Recently retirees in Colorado Springs, CO received a mailing allegedly from the State of Colorado talking about their recent application for Unemployment Benefits. Few of the recipients were even working at their age and none of them had applied for unemployment compensation. The letter went on to explain that if they had not applied to go online and fill out a form to alert the department of a possible fraud.
Tracking a senior’s blood pressure between medical appointments is a simple way to get an early read on issues that should not wait until your loved one can see a doctor again. Getting an accurate read is key to knowing if you have a problem or an insignificant blip. Having commonly available home blood pressure equipment allows for easy and frequent tracking.
All too often, older patients get released from the hospital and are fully eligible for help at home but refuse it. The reasons for this vary, but often it gets down to privacy or pride. Seniors see their homes as sanctums. They don’t want strangers invading their privacy. They think they’ve been getting along just fine and have unrealistic expectations of what recovering from a hospitalization will entail.
Given that 118,000,000 people in the US have a “smart speaker” the next part of this paragraph is probably be rendered unnecessary, but it is important to set up the conversation. Amazon Echo is a voice-activated and controlled smart speaker that uses a virtual assistant called Alexa, to perform a variety of tasks. These tasks can be simple, such as playing music or making lists, or more advanced, such as controlling your smart home’s thermostat or turning off your lights.
Caregiving can be an all-consuming, and occasionally a thankless task. Those for whom you care are inherently net takers, though not usually intentionally selfish. In the end, however, the caregiver gives more and gets less. In many cases that makes the caregiver attempt to provide more than the capacity he or she may have physically or emotionally.
When you consider the challenges of growing older, a variety of unhappy situations can come to mind. Loneliness as we have less exposure to family and friends is one. Less activity may lead to feeling less self-worth. A life of responsibility becoming one of “freedom” turns out not to be the panacea that it sounded like during the years that life felt hectic. Aging sometimes isn’t all that fun.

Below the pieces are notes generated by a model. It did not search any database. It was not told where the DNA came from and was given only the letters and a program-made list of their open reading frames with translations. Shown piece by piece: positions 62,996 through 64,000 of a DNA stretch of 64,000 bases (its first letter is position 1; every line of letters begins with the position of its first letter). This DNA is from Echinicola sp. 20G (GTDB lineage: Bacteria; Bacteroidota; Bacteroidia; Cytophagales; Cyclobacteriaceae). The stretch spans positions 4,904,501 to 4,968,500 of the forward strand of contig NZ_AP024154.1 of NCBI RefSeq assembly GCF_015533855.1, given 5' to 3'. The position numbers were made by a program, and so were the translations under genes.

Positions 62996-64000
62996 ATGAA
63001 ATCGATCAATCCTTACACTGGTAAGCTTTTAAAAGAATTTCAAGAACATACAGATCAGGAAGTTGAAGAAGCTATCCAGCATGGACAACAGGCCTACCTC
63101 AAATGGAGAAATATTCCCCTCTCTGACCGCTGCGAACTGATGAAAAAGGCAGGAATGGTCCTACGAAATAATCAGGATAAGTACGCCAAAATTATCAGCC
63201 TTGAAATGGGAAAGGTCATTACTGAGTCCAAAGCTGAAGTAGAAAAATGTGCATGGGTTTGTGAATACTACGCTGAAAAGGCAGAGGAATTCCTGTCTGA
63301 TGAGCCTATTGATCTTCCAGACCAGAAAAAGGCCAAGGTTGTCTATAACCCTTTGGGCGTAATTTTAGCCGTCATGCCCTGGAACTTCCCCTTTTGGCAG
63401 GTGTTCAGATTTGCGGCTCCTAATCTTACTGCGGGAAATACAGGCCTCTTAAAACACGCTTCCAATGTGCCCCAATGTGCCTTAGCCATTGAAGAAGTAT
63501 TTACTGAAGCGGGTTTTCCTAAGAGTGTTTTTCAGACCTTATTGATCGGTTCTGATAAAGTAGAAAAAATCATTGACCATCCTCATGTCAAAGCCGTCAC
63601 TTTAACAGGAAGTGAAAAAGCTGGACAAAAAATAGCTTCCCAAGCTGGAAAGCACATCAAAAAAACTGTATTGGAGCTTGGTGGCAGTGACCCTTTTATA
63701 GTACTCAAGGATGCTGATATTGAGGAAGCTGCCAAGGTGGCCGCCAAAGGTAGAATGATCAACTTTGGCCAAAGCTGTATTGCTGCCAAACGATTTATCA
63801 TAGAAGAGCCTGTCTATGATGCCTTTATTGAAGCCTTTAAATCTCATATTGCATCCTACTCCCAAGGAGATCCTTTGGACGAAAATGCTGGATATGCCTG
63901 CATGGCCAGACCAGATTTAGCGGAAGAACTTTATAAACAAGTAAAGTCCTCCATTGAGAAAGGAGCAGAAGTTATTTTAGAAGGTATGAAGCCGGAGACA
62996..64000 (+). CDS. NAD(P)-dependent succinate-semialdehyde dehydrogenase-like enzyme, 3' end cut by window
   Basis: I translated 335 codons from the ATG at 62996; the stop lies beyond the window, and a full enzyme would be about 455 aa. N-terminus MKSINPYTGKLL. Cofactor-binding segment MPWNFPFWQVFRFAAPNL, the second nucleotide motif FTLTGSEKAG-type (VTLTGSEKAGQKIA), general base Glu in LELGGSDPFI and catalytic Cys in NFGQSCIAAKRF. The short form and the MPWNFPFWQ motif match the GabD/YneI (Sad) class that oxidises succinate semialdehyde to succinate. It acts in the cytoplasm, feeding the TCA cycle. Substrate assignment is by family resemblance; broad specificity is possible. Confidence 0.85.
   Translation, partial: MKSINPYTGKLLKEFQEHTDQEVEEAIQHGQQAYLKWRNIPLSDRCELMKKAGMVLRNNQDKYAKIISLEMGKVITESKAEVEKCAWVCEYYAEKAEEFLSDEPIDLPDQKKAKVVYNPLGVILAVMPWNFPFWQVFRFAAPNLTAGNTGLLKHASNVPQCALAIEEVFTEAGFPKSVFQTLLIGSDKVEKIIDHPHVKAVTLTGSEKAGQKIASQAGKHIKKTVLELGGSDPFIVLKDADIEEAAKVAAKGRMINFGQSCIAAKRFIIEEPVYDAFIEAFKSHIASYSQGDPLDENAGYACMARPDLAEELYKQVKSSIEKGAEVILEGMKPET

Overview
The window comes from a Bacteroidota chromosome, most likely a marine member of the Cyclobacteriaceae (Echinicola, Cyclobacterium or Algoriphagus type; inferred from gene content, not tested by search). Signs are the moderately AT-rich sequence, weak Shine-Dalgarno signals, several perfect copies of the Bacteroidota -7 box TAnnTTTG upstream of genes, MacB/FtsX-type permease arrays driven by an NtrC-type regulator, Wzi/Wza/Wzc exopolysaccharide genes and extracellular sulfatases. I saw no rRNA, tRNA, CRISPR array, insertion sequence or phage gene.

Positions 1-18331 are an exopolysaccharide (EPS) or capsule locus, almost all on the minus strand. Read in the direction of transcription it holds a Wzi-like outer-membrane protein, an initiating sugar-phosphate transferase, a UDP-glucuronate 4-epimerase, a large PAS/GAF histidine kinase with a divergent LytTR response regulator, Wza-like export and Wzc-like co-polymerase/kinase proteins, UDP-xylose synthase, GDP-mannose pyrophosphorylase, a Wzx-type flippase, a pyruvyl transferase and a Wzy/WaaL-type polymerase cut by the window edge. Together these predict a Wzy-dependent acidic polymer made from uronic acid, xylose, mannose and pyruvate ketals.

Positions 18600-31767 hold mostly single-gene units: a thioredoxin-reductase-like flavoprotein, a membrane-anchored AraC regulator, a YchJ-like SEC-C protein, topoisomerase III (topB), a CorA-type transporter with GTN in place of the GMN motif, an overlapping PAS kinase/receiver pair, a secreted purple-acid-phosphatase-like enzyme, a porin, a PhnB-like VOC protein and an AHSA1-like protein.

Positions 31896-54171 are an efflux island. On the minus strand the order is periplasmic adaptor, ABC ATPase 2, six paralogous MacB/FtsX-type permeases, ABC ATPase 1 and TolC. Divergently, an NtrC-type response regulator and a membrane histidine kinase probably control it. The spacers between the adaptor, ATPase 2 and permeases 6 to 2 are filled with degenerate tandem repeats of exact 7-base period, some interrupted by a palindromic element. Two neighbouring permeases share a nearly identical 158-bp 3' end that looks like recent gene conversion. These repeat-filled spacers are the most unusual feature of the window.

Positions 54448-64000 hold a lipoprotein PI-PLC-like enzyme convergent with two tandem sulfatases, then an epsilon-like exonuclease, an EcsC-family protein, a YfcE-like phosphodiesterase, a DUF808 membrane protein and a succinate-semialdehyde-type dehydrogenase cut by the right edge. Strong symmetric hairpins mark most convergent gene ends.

Pressure ulcers, more commonly called “bed sores”, represent a preventable and treatable issue for seniors, but caregivers must be vigilant to monitor for the potential of this malady. Further, these wounds can happen in places other than beds. They can appear and worsen very quickly so consistent and close inspections are important. Repositioning of those receiving care and consistent skin maintenance are critical.
Even as the vaccine is now available to an increasing number of seniors, logical protections are still in place that have kept seniors isolated over the past year. The psychological distress that has been a by-product of isolation due to necessary social distancing must be addressed proactively. This concern may have taken a backseat to the other, more obvious, threats that have been part of this crisis.
In a previous column we talked about the challenges of being a long-distance caregiver. The subject matter dealt with knowing as much as possible when the caregiver is not local.
One key component that should be added to the list of things a long-distance caregiver needs to have is a “Need to Know Kit”. This is a book that contains critical information about the cared-for individual which may be helpful in the case of an emergency. Caregivers can rely on a single source of information that the cared-for may not be able to produce or remember at a critical juncture.
Caregiving in-person can be physically exhausting. Caregiving long distance can be mentally tortuous.
When you are responsible for a loved one (or feel you should be) and you cannot see first-hand what the situation is, it can be very stressful. You may call and your Dad does not answer. You know he “should be there”, but he is not answering the phone. He could have fallen and injured himself – or he could be enjoying a cookout with the neighbors. Or he just forgot to plug in his cellphone. You can only allow yourself so many police wellness-checks before your welcome is worn out at the local constabulary.